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US Policy on Terrorism

The term terrorism has been defined by Schmid (1988) as “an anxiety-inspiring method of repeated violent action employed by (semi-) clandestine individual, group or state actors, for idiosyncratic, criminal or political reasons, whereby – in contrast to assassination – the direct targets of violence are not the main targets. The immediate human victims of violence are generally chosen randomly (targets of opportunity) or selectively (representative or symbolic targets) from a target population, and serve as message generators.

Threat- and violence-based communication processes between terrorist (organization), (imperilled) victims, and main targets are used to manipulate the main target (audience(s)), turning it into a target of terror, a target of demands, or a target of attention, depending on whether intimidation, coercion, or propaganda is primarily sought”.

The United Nations (2006) described it as “the peacetime equivalent of a war crime”, and as stated in General Assembly resolution 49/60, titled “Measures to Eliminate International Terrorism, “Criminal acts intended or calculated to provoke a state of terror in the general public, a group of persons or particular persons for political purposes are in any circumstance unjustifiable, whatever the considerations of a political, philosophical, ideological, racial, ethnic, religious or any other nature that may be invoked to justify them.

” The United States Code of Federal Regulations (2007) has defined terrorism as “… the unlawful use of force and violence against persons or property to intimidate or coerce a government, the civilian population, or any segment thereof, in furtherance of political or social objectives. ” According to Laqueur (1999), though the term “terrorism” has been defined differently, it was concluded to have one general characteristic: violence and the threat of violence. A Day of Infamy

On September 11, 2001 nineteen terrorists affiliated with al-Qaeda hijacked four commercial passenger airliners and intentionally crashed two into the World Trade Center in New York City, one into the Pentagon in Arlington County, Virginia and the last one on a field in Shanksville, Somerset County, Pennsylvania. As a result, 2,947 people died and another 24 were presumed dead or missing. The attacks created widespread chaos and confusion across the United States.

All international civilian air traffic was banned from landing on US soil for three days; The New York Stock Exchange (NYSE), the American Stock Exchange and NASDAQ did not open on September 11 and remained closed until September 17; When the stock markets reopened, the Dow Jones Industrial Average (DJIA) stock index fell 684 points, or 7. 1%, to 8920 points, the biggest-ever one-day point decline. By the end of the week, the DJIA had fallen 1369. 7 points (14. 3%), the largest one week drop in history. U. S. stocks lost $1. 2 trillion in value for the week.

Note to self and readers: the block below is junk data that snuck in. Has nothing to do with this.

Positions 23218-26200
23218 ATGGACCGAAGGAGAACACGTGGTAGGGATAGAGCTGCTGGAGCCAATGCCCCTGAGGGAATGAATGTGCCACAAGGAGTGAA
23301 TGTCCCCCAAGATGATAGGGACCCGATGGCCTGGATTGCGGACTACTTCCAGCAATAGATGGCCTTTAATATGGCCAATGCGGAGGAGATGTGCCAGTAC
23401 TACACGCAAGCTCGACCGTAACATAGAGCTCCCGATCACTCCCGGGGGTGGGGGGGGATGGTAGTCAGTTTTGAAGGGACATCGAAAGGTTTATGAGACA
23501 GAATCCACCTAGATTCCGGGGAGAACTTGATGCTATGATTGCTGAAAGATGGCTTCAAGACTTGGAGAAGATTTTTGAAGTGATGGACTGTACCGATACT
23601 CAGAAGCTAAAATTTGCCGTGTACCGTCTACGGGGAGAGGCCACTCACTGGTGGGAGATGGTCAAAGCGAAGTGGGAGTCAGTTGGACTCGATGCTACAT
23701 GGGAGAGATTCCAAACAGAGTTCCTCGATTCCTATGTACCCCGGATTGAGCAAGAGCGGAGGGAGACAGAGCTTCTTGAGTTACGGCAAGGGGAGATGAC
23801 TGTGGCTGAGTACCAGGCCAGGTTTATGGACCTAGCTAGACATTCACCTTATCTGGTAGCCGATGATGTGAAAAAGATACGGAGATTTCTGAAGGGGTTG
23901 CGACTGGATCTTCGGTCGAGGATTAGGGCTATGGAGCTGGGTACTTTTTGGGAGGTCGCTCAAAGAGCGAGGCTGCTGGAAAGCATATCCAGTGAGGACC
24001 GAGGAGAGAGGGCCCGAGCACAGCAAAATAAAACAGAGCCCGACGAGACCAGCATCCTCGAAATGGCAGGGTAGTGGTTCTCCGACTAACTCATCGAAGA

Numerous harassment and hate crimes were reported against Middle Easterners and “Middle Eastern-looking” people (CNN, 2001). Thousand of tons of toxic debris from the collapse of the World Trade Center Towers led to debilitating illnesses and deaths among rescue workers (Schapiro, 2007) and other people, including children (Lite, 2007) at the vicinity of Ground Zero whom were exposed during and after the attacks. The economic, political, social and health-related effects of that fateful day will forever be etched and remembered in the pages of American history. America Strikes Back In response to the attacks, President George W.

Bush declared a War on Terror – a campaign initiated by the United States and followed by many countries around the world. This was authorized by the United States Congress under the Authorization for Use of Military Force Against Terrorists (Public Law 107-40) passed on September 18, 2001. Presidential Decision Directive 39 stated that it is the United States’ policy to deter, defeat and respond vigorously to all terrorist attacks on directed on US citizens and facilities here and abroad. Terrorism is regarded in all its forms as a potential threat to national security and as a criminal act.

The official U. S. policy on terrorism embraces three stated goals: to make no concessions to and strike no deals with terrorists, to bring terrorists to justice for their crimes, and to isolate and apply pressure to states that sponsor terrorism to force them to change their behavior. One of the foundations of this policy has been the Antiterrorism and Effective Death Penalty Act of 1996, which provided law enforcement officials with a variety of powers designed not only to help bring terrorist to justice, but to prevent terrorist attacks from happening in the first place.

This act prohibits American citizens and organizations from providing financial and/or material support to terrorist groups. It also requires U. S. financial institutions to block the funding of such individuals and groups. This act also allows the deportation and the denial of U. S. visas to known terrorists. Forty-five days after 9/11, the USA PATRIOT Act (Uniting and Strengthening America by Providing Appropriate Tools Required to Intercept and Obstruct Terrorism) of 2001 also known as Public Law 107-56, was passed by Congress and signed by President George W.